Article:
Another punishing test for multicore CPUs, our Cinebench benchmark pushes laptop processors to the limit as it tasks a system with rendering a 3D image. Whereas our HandBrake test tells us how a laptop deals with heat over an hour or so, the five-minute (give or take) Cinebench benchmark gives us clues how a particular system performs under short bursts of stress.Turbo boost helped a little bit in the CPU-focused Cinebench test, but the Lenovo Legion Y920 mostly hung with the pack.
Again, we see the Lenovo Legion Y920 in the mix but a tiny bit behind the pack, although the laptop’s numbers look marginally better (6.4 percent) with Turbo Boost mode engaged.With its mid-range Nvidia GTX 1070 graphic core, the Lenovo Legion Y920 turns in solid performance when it comes to playing our favorite AAA gaming titles, cranking out buttery visuals well north of 60 fps at maxed video settings. Just don’t expect the Y920’s Turbo mode to juice frame rates beyond a few percentage points.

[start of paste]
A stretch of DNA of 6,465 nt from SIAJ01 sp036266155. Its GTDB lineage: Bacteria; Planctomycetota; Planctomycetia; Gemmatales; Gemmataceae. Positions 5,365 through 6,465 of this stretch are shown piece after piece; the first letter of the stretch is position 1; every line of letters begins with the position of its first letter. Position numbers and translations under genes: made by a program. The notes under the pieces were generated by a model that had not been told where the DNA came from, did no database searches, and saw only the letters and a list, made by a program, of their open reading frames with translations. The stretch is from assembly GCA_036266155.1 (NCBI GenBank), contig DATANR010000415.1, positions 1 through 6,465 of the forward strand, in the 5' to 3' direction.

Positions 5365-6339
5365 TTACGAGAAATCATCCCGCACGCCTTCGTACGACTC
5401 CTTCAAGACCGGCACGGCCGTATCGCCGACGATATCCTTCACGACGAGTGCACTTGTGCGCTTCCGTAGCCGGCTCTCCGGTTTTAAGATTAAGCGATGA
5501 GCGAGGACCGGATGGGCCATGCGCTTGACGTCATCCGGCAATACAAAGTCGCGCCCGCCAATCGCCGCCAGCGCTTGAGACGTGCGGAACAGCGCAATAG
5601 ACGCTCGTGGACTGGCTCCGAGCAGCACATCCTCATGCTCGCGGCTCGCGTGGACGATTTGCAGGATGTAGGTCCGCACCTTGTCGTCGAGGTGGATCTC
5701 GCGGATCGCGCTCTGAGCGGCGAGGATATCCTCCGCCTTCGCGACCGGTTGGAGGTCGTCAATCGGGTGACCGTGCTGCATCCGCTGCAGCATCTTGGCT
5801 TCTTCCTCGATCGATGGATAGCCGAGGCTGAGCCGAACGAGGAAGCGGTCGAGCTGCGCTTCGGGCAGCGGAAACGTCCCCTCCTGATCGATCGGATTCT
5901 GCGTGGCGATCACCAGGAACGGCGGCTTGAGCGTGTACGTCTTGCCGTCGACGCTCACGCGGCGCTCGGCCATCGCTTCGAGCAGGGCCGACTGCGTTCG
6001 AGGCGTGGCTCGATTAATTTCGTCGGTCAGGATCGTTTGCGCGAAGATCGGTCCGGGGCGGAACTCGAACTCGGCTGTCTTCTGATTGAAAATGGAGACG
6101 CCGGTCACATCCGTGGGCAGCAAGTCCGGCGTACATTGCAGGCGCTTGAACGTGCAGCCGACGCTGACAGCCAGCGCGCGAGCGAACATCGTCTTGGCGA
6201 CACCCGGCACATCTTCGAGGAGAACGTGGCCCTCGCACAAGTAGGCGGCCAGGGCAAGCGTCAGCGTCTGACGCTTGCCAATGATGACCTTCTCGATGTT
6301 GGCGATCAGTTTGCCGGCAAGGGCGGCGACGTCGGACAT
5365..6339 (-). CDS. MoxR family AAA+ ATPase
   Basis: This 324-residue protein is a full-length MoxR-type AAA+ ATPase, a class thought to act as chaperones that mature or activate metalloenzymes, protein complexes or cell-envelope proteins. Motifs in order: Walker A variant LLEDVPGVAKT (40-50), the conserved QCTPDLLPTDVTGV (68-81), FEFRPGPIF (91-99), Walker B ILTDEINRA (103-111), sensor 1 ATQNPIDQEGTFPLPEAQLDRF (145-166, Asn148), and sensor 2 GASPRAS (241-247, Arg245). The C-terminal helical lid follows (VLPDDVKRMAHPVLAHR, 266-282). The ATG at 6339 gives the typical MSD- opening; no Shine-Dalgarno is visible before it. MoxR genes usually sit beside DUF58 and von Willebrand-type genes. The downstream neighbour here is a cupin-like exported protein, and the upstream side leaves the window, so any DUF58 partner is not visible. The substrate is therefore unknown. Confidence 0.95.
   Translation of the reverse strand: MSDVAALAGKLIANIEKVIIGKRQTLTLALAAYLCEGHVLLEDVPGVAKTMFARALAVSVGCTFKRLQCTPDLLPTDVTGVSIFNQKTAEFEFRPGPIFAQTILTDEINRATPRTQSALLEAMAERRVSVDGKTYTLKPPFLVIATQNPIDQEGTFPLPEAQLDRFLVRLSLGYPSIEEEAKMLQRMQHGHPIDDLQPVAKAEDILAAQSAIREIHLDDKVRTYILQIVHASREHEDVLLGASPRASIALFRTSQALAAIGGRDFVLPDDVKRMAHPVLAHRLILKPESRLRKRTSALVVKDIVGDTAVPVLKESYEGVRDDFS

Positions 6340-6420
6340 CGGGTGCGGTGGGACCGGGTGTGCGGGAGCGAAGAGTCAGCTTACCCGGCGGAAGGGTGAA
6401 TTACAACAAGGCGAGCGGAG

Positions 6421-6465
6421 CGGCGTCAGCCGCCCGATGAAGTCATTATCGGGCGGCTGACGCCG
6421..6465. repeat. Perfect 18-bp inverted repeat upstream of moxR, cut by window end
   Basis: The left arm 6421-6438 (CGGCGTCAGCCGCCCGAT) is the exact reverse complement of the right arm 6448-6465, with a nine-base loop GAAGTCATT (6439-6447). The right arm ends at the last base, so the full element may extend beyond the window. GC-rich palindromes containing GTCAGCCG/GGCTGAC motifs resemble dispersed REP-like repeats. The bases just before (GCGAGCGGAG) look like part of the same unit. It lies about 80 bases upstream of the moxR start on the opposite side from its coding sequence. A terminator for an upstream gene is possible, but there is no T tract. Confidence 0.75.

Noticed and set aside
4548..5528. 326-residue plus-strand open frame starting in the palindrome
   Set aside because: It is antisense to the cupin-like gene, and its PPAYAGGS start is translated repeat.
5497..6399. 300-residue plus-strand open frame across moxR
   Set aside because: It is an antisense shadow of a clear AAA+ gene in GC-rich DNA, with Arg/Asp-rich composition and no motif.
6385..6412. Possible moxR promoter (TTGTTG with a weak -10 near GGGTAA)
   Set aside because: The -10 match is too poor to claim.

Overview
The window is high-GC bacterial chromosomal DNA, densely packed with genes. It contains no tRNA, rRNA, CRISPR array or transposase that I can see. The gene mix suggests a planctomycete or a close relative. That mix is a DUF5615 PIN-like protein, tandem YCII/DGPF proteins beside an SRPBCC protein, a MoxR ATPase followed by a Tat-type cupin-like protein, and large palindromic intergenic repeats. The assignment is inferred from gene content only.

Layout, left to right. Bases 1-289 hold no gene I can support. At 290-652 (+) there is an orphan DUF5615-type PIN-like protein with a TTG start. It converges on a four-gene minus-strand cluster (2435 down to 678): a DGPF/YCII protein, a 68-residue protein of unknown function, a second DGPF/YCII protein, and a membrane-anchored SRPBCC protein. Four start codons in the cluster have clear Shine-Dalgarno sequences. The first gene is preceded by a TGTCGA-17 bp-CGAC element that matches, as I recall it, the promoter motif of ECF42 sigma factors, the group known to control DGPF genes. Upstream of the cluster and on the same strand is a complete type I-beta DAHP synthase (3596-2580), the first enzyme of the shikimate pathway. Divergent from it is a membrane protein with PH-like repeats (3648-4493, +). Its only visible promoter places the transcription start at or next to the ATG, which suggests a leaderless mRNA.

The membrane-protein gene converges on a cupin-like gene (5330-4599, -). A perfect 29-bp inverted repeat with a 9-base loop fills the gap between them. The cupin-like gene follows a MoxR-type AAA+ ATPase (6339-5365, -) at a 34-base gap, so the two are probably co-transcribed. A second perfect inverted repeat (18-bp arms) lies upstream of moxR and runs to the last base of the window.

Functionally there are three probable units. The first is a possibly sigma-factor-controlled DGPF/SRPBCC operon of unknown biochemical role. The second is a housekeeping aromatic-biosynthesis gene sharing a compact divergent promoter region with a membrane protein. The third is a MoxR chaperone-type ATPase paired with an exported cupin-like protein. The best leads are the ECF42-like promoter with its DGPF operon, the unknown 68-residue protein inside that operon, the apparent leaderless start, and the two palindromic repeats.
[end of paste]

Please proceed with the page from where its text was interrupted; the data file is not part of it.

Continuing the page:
Looking at our 3DMark FireStrike Extreme results, the Lenovo Legion Y920’s performance landed pretty much where we expected, slightly ahead of the similarly GTX 1070-equipped HP Omen 17, but well behind laptops with beefier Nvidia graphics cores (such as the Alienware 17 R4). When we flipped the Y920’s Turbo switch, we saw only a slight (1.7 percent) improvement in its score.Moving on to Middle-earth: Shadow of Mordor, the Lenovo Legion Y920 managed to serve up a steady 130 fps—slightly better than what we’ve previously seen with the GTX 1070-equipped HP Omen 17 and Microcenter PowerSpec 17. Flipping on Turbo mode netted a small 1.6-percent performance boost, which (not surprisingly) wasn’t quite good enough to match the stellar frame rate of GTX 1080-equipped competition.